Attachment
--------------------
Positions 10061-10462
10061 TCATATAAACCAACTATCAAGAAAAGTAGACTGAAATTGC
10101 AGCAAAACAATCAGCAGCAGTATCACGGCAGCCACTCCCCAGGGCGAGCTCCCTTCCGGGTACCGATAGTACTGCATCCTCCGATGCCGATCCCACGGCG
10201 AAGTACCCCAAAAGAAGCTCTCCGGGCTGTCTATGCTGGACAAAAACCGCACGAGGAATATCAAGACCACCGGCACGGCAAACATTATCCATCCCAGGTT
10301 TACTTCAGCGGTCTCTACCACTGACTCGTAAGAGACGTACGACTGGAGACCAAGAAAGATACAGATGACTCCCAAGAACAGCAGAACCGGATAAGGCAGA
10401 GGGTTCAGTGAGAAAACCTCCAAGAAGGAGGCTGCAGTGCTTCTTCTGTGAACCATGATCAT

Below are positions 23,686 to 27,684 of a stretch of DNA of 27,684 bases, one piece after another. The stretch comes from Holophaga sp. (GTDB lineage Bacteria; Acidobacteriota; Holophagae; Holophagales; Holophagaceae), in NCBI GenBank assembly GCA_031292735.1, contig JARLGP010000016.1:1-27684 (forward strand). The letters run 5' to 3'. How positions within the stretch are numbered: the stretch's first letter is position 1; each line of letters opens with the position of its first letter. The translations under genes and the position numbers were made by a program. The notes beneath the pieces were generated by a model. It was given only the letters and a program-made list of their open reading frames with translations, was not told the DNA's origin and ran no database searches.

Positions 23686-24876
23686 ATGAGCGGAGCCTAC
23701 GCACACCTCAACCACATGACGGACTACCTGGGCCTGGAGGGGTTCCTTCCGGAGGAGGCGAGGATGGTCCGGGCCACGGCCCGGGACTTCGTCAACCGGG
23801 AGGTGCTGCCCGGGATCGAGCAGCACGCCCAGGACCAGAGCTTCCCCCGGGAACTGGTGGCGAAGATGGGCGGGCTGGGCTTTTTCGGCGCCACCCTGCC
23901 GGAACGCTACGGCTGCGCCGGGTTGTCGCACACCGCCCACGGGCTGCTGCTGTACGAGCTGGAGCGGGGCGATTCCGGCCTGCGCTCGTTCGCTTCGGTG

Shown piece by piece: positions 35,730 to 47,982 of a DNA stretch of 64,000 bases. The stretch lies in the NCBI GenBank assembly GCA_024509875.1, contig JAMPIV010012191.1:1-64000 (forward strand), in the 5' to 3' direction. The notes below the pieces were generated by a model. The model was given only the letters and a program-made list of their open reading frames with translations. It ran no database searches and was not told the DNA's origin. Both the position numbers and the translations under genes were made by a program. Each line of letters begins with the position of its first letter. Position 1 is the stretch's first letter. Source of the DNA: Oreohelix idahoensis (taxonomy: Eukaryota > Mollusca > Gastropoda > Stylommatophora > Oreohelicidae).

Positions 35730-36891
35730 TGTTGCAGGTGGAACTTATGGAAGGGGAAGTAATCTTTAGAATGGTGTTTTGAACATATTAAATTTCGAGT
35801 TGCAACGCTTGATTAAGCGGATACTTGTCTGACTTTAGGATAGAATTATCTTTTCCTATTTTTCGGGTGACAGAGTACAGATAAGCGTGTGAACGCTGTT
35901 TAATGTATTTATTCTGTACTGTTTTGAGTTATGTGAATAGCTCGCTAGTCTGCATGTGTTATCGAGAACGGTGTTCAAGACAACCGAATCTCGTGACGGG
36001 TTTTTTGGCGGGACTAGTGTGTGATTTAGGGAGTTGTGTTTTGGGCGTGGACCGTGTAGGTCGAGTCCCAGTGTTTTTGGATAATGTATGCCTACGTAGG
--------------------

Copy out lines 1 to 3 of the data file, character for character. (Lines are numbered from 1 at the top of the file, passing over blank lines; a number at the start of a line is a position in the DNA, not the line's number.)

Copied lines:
Positions 10061-10462
10061 TCATATAAACCAACTATCAAGAAAAGTAGACTGAAATTGC
10101 AGCAAAACAATCAGCAGCAGTATCACGGCAGCCACTCCCCAGGGCGAGCTCCCTTCCGGGTACCGATAGTACTGCATCCTCCGATGCCGATCCCACGGCG